Album Reviews, Music

Classic Album Review: Arctic Monkeys – Favourite Worst Nightmare

Arctic Monkeys’ sophomore release signified not only everything we already knew was great about the band, but also what would go on to make them great in the future. They had longevity in abundance.

Released on 23rd April 2007, Favourite Worst Nightmare is the second album from Sheffield born band Arctic Monkeys; who just a year previously had shook the music world with their record breaking and era-defining debut album Whatever People Say I Am, That’s What I’m Not. The success of that album worked as a double-edged sword for the band coming into this release, because not only did it have to match the quality of such a fantastic album, it also had to show signs of growth and development as artists.

I think what I love most about this album is the fine tuning put into mixing and production, as well as the obvious influences that pour through the music. There is of course that brash and loud side that we heard from the debut, but we also get lots of crisp and slick shoegaze guitar riffs, particularly in songs like If You Were There, Beware and 505. Arctic Monkeys arrived with the debut, what they did with this album was unpack their bags and move in.

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The critical reception of this album proved to us all that Arctic Monkeys were no flash in the pan, they were here to stay and had brought out a follow-up album that was so good it could brush shoulders with some of the greats of it’s time. Favourite Worst Nightmare was nominated for the 2007 Mercury Prize and won Best British Album at the 2008 BRIT Awards. Anyone who was anyone gave this album full marks and acknowledged the band’s importance in indie rock resurgence.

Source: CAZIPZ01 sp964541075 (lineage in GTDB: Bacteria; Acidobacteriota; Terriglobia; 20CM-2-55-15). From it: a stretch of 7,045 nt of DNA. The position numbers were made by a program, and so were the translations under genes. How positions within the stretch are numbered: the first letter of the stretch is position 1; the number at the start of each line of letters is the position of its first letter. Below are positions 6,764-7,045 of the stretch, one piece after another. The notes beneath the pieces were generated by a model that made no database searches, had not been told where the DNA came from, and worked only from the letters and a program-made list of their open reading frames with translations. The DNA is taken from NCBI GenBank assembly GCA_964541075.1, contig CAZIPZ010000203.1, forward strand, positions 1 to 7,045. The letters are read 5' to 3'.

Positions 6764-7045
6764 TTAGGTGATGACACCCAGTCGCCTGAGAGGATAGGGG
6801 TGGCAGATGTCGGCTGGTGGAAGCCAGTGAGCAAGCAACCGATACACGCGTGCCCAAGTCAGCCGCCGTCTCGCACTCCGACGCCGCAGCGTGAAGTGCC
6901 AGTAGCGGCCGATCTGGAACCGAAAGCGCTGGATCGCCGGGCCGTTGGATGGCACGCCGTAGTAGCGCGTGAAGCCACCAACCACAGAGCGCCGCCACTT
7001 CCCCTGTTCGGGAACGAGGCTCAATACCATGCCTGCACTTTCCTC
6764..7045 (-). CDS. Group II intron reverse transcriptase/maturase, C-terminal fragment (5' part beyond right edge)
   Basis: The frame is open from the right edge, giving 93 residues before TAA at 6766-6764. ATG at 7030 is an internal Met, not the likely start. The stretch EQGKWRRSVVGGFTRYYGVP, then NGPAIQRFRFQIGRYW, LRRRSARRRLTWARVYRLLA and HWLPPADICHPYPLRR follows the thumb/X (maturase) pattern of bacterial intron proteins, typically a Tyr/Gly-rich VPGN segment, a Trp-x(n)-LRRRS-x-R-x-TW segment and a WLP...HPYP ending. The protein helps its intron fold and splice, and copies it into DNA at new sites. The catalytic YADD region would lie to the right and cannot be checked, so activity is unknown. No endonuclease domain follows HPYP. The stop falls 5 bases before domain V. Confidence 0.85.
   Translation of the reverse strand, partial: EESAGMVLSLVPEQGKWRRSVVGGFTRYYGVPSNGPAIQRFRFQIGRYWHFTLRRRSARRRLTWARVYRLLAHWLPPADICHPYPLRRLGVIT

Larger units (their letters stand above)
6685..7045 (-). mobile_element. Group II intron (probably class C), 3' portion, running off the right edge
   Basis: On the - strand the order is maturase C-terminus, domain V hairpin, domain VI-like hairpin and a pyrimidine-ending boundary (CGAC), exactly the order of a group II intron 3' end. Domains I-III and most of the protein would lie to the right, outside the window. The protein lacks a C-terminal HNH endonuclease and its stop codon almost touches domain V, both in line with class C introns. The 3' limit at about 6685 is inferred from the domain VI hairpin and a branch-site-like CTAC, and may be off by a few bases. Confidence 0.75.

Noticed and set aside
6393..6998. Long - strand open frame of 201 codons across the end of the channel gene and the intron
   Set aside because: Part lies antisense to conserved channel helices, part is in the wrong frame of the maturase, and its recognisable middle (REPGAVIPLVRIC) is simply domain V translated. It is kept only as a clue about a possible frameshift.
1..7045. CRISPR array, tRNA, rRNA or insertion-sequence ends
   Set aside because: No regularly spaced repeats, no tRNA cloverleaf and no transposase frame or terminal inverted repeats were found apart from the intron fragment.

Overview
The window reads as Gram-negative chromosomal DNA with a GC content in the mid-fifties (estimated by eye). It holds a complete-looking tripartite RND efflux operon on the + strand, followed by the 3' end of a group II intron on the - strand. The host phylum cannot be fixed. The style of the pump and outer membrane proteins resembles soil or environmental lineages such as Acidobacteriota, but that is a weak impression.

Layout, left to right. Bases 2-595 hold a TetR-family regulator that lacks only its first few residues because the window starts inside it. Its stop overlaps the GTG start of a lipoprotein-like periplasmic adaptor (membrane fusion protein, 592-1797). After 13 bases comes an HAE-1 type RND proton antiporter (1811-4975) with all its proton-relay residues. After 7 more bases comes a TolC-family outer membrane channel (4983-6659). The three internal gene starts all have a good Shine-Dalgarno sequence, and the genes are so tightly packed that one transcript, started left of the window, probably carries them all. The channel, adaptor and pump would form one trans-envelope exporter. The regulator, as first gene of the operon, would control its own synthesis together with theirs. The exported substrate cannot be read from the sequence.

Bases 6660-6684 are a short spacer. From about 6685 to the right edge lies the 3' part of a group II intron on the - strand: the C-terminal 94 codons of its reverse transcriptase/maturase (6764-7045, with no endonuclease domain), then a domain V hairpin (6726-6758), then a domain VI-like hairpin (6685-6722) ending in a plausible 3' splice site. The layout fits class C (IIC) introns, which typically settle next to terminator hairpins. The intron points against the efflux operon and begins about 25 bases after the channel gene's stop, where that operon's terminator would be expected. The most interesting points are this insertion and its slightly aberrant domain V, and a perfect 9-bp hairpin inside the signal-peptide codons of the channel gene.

Commercially it was a thrillride too, selling 85,000 copies in the first 24 hours of release and going on to amass first week sales of 220,000; they had outsold the entire top 20 combined by themselves. All twelve songs on the track list made it into the top 200 singles, despite only releasing one single alongside it’s release. Both Brianstorm and Fluorescent Adolescent went on top of the UK Singles Chart at different points across the year and the band were met with huge responsibility after that; going onto to headline Glastonbury festival just 12 months after releasing their debut.

Arctic Monkeys’ sophomore release signified not only everything we already knew was great about the band, but also what would go on to make them great in the future. They had longevity in abundance. Some of the truly great indie tracks of our generation come straight from this album and to deny it’s legacy would be The Bad Thing to do. So Do Me A Favour, if This House Is A Circus then put on your Balaclava and blast this album loud, you won’t be the Only Ones Who Know how good this album is, trust me.

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